Then it was just a case of grabbing whatever soap opera tropes came to mind and slotting them in as fast as the plot would allow. Demonic possession? Got it. Amnesia? Got it. Alien abductions? Got it. Long lost secret sons and missing mothers? Got it. Characters having affairs with convicts on the run from the law while on the rebound from their affair with a married congressman? Got it. Distilling the forty years of traditional soap opera plotlines into a single half-hour weekly series gave the writers of "SOAP" more to do than they could ever fit into four years of their series, which may be why "SOAP" ends on a cliff-hanger. (Or it may just be time-honored tradition; a good soap opera never wraps everything up. You have to end it on a shocker to keep people coming back.)

The particular storytelling engine of "SOAP" gave its writers two key advantages when coming up with stories; one, they were working with source material that had already churned out loads of potential storylines to parody, and two, they were working in a genre that held, as one of its genre conventions, that no plot twist was ever too unbelievable to be used. These two things combined meant that "SOAP" just needed to keep delivering the jokes, because the writers never had to worry about their characters (a man who talks to his ventriloquist's dummy?) or their storylines (Jessica falls in love with a South American revolutionary?) becoming too implausible to fit. It was a godsend for any comedy writer.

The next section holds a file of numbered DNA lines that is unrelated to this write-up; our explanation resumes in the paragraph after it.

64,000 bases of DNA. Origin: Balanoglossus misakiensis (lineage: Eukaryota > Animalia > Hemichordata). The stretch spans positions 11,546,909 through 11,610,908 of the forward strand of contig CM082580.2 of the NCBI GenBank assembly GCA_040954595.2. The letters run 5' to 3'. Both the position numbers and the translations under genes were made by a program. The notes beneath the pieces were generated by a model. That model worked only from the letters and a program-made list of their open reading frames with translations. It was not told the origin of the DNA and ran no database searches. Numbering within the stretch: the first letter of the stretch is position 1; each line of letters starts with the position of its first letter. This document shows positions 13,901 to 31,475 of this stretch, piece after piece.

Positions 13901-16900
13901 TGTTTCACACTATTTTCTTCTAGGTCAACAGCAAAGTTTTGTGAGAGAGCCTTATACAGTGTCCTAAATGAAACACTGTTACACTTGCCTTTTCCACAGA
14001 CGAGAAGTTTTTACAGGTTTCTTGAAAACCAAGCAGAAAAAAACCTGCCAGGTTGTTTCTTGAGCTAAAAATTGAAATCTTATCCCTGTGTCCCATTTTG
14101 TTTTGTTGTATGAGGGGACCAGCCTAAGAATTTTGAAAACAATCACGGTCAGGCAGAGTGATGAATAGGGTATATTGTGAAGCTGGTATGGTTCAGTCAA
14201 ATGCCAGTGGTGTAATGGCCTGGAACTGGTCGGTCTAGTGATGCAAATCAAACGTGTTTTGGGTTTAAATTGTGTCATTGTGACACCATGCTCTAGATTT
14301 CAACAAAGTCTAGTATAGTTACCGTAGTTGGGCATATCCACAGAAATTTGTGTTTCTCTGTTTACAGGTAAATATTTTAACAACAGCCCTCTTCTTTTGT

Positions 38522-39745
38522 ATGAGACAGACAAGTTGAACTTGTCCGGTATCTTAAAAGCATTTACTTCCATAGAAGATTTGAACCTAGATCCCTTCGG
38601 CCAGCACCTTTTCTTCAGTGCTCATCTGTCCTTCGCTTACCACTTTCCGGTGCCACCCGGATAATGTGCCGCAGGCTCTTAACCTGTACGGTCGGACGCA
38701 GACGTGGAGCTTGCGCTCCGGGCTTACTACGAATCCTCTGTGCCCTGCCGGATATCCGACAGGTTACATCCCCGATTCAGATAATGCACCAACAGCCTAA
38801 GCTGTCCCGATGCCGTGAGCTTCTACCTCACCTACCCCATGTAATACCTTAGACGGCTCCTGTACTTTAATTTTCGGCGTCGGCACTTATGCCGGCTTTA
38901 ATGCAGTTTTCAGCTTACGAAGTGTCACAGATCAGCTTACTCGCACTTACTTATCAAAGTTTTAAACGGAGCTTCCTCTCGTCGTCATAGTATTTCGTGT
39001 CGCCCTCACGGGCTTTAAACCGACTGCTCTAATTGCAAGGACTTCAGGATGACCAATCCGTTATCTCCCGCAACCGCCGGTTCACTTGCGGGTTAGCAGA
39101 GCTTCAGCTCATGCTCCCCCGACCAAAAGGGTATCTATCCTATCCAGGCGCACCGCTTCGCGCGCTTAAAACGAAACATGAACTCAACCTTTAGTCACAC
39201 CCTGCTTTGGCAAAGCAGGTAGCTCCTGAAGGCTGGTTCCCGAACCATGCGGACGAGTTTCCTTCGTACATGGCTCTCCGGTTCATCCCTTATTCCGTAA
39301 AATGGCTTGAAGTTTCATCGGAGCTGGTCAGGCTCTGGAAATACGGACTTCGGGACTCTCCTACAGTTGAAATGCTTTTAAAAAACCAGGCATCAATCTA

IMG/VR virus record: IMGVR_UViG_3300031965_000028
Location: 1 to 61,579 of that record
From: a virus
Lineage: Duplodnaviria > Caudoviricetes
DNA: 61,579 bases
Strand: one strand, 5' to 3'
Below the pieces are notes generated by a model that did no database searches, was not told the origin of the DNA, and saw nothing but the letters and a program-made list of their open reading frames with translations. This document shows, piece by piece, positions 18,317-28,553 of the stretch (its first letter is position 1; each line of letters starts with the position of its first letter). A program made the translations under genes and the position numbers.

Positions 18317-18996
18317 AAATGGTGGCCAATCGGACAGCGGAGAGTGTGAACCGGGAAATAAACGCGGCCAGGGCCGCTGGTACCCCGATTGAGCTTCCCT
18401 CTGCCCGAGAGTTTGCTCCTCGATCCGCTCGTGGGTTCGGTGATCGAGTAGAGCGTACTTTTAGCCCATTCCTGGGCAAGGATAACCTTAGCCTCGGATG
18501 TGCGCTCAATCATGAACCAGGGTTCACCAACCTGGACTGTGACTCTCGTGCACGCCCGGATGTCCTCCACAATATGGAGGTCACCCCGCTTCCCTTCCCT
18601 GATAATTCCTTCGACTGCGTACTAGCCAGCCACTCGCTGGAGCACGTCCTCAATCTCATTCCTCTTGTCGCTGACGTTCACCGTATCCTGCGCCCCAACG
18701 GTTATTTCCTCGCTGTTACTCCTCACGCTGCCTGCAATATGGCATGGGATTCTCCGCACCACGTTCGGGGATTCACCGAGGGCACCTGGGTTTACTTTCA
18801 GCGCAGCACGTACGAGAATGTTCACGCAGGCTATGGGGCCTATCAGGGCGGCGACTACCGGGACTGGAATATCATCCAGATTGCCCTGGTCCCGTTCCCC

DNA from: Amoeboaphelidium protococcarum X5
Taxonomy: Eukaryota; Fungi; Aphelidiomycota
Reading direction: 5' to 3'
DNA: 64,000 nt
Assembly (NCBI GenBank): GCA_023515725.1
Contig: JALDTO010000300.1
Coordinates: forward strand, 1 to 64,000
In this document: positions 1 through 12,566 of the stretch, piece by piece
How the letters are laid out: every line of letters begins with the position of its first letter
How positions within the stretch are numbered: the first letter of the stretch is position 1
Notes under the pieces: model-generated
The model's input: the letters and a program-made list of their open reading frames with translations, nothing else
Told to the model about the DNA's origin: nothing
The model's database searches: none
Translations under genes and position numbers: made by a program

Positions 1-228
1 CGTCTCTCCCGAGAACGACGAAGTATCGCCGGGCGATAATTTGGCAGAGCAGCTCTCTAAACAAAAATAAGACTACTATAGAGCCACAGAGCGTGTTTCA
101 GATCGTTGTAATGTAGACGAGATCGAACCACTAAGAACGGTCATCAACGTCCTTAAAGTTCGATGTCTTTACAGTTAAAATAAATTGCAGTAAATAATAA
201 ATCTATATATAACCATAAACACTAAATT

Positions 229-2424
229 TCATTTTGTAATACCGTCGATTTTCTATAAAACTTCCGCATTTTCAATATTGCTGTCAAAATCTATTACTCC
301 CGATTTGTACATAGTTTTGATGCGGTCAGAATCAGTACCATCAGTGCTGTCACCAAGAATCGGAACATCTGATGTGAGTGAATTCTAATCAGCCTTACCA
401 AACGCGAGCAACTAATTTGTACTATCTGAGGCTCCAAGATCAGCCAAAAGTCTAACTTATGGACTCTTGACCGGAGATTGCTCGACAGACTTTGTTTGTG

But the truly important thing about "SOAP", and by extension about soap operas, storytelling engines, and indeed writing in general, is--

Thursday, December 11, 2008

A Strange and Profound Moment

Oddly enough, the quarter I used in the vending machine the other day contained spoilers for the book I'm reading right now.

Okay, I'll explain that one. I'm in the middle of reading 'Team of Rivals', by Doris Kearns Goodwin (which should make my sister very happy if she reads this, because she gave the book to me last Christmas and has been patiently waiting for me to get to it.) It really is every bit as good as my sister told me it would be, a compelling and electric story that seems more relevant than ever right now, and I've been devouring it as fast as one really can devour an 800+ page book at work.